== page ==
A series of chimes sounds out across the factory, and the conveyor belt slows to a halt. Above Dai’s head the tinny girl voice excitedly announces it’s meal time, comments on how hungry she is, and playfully ponders what might be for dinner. Dai pushes his seat back and joins the rest of his production line, waiting in single file at the far end of the factory floor. He’s timed it just right, as he always manages, so that he’s stood just in front of one of the huge floor mounted air con units, industrial fans blowing mildew scented air across the back of his neck, gently ruffling hair and pricking skin as it evaporates away sweat drops. It both calms and invigorates him, and he almost doesn’t want to move when the light at the front of his line switches from green to red, and they obediently march, single file still, towards the exit. At the door they pause again, the first in their row waiting patiently behind a clearly marked line on the floor, six feet away from the door itself.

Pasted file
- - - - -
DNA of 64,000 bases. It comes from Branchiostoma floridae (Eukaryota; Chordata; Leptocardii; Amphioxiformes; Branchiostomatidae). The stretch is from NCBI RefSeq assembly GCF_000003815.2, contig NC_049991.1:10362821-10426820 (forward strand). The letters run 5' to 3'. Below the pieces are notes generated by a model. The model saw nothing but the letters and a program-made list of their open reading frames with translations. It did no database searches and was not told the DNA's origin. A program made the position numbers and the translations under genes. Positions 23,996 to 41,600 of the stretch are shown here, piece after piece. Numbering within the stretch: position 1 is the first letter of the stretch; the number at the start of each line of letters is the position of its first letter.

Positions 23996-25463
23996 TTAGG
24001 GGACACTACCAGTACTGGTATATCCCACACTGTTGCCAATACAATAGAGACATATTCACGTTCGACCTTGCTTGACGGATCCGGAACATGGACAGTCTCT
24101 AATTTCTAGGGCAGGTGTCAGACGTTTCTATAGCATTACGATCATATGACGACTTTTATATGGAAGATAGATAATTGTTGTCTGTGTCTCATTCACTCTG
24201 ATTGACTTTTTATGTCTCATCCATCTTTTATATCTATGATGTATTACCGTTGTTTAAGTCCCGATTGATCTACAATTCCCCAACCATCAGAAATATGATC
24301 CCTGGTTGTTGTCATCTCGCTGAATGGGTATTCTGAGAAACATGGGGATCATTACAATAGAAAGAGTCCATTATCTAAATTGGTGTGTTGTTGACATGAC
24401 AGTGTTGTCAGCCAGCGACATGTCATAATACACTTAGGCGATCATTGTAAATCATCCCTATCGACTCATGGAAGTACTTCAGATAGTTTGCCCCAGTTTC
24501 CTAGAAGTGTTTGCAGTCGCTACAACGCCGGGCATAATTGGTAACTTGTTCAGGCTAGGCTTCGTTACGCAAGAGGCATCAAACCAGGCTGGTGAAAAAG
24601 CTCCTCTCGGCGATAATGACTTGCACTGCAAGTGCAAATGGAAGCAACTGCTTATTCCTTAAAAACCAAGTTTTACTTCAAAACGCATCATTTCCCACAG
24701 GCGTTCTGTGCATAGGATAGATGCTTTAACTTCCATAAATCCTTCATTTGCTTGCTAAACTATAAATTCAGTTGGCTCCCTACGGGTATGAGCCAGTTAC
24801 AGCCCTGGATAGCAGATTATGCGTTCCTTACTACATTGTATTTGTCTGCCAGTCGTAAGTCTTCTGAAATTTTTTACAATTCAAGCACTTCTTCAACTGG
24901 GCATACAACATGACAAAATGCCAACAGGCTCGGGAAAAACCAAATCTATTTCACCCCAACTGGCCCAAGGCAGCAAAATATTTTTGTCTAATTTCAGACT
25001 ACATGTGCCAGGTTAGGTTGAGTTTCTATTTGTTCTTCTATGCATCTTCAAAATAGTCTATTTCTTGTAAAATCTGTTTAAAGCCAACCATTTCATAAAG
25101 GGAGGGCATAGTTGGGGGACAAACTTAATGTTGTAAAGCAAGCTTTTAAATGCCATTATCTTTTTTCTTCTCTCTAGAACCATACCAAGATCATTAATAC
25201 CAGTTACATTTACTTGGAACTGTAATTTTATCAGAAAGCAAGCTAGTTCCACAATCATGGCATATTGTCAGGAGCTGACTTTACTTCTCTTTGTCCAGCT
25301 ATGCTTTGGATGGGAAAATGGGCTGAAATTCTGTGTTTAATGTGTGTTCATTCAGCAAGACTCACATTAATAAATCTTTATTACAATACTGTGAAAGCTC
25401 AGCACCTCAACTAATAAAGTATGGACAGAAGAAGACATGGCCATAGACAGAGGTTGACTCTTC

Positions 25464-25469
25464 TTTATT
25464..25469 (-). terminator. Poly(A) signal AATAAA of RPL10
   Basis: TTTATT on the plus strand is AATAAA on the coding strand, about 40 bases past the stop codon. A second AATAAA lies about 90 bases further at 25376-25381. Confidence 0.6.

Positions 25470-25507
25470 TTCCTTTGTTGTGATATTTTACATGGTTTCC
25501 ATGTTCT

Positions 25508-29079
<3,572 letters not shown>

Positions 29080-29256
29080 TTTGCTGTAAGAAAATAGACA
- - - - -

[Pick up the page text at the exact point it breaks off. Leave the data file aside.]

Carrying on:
The panel on the wall bleeps, turns green, the first worker approaches it, gazes at its screen. A second beep, the click of the door unlocking, and they exit.

The panel on the wall bleeps, turns green, the next worker approaches it, gazes at its screen. A second beep, the click of the door unlocking, and they exit.

The panel on the wall bleeps, turns green, the next worker approaches it, gazes at its screen. A second beep, the click of the door unlocking, and they exit.

The panel on the wall bleeps, turns green, the next worker approaches it, gazes at its screen. A second beep, the click of the door unlocking, and they exit.

The panel on the wall bleeps, turns green, the next worker approaches it, gazes at its screen. A second beep, the click of the door unlocking, and they exit.

The panel on the wall bleeps, turns green, the next worker approaches it, gazes at its screen. A second beep, the click of the door unlocking, and they exit.


The panel on the wall bleeps, turns green, Dai approaches it, gazes at its screen. His blocky, low-res reflection gazes back, a machine vision approximation of his tired eyes and pale skin. He stands there, silently, not moving, waiting for the panel to recognise him. A tick appears, obscuring his face. Video game statistics flash scroll along the screen’s bottom: efficiency, accuracy, time keeping, responsiveness, productivity. Chimes and kerching sounds. A second beep, the click of the door unlocking, and he exits.